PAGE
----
By Monica Alonzo
By Stephen Lemons
By Jason P. Woodbury
By Dulce Paloma Baltazar Pedraza
By Ray Stern
By Pete Kotz
By Monica Alonzo
By New Times
The groundskeepers must bring out that old canvas, and they are working like beavers. Now they're going to cover first and second. Yes, they've definitely got the right side of the infield covered. That's first and second. Now they're working on third and home. That's on the left side. There goes third. There goes home. Now they've got third and home covered. Now they've got the entire infield covered. And even though it's raining pretty hard, that infield is nice and dry.
There's a little thunder to be heard now, but no lightning. However, where there's thunder, there's bound to be lighting. Or so they tell me. The only lightning seen around here, though, was that homer li'l ole Mickey Mantle blasted in the second. Well, with the way things stand at the present moment, how about returning to the studio for a little music until the game starts again?
Another day, Red described the old Ebbets Field, legendary home of the Dodgers, long since demolished and turned into an apartment complex. Notice how he combines his word picture of Ebbets with his description of Roy Campanella at bat for the Dodgers:
For those of you who haven't seen Ebbets Field, it's a double-decked stadium and the double decking begins at the right-field corner. In other words, there is no stand in back of right field; that's the famous fence . . . the right-field wall. . . .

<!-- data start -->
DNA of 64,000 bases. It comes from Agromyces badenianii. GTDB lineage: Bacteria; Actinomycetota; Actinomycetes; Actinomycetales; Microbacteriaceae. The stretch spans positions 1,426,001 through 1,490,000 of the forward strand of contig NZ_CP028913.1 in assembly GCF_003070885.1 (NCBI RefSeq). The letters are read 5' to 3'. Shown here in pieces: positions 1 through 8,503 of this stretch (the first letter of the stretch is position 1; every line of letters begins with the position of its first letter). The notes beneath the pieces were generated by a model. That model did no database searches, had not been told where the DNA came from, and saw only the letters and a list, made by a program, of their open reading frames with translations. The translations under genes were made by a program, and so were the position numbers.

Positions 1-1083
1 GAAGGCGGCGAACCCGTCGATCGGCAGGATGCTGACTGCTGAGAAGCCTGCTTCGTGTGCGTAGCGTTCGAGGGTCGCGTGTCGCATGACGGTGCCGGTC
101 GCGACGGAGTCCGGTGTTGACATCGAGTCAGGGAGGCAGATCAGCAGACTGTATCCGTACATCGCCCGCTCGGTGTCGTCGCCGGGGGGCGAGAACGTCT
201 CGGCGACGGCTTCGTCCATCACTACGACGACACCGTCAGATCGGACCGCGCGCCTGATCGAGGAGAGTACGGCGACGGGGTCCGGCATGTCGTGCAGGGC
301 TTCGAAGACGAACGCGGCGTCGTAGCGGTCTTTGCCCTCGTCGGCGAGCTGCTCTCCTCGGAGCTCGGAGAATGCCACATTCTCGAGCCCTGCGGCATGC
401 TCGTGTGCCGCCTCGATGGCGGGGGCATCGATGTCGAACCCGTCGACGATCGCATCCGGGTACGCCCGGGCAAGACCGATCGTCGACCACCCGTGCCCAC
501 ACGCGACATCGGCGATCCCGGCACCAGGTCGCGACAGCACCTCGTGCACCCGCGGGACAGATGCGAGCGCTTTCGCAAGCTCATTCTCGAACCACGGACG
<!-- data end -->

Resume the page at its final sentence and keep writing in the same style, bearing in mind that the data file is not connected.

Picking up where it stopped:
Campanella fouls this one back . . . in back of right field is Bedford Avenue . . . curve ball outside . . . ball two . . . that's a big thoroughfare . . . it's about a six-lane street in Brooklyn . . . and that's a 40-foot-high wall. If you want to be exact, 39 1/2 feet . . . 19 1/2 feet of concrete and then 20 feet of wire panels. . . .
The pitch is way outside for ball three. The field is in wonderful shape. The ballpark is just as pretty as a brand-new bug. Got a lot of baseball going today. . . .
Red arrived at the ballpark three hours early and talked to the players before the game began. So he always had plenty of things to talk about in the booth during the course of the game.
Here's an example:
One day Stan Musial came up in a clutch situation in the late innings of a St. Louis Cardinals game. Red recalled for his listeners a conversation Musial had in the dugout before the game. Another Cardinal player, Wally Westlake, had told Musial he felt so good that he thought he might be able to get three hits.
"Do you ever feel that way, Stan?" Westlake asked Musial.
"Every day," Musial said.
The point of the story is that Red waited until the relief pitcher was advancing toward the mound, at the high point of the game, before he told us a story that would show us how confident Musial always was when he came to bat.
@body:Red was a white man raised in the segregated South. He doubted, at first, that the Jackie Robinson experiment would work. He didn't think black players could be integrated into a sport which was at that time made up largely of white Southerners. Then, seeing how Robinson was treated by some racists that first year, he said: "I began to be ashamed of the white people I grew up with."
Roger Kahn, author of The Boys of Summer, remembers Red's radio description of Robinson's first moments on the field in baseball.
"Red interrupted the game and said a few things about human dignity and human rights . . . I remember the end exactly. Red said, 'And I hope he bats a thousand.' "I think that was Red's greatest moment on the air."
But there were so many of them. I forgot, for example, to tell you why he was finally fired by the Yankees in 1965. At the conclusion of a listless season, Red infuriated Yankee owners by reporting that only 413 fans had shown up to see their last-place team on a glorious September afternoon.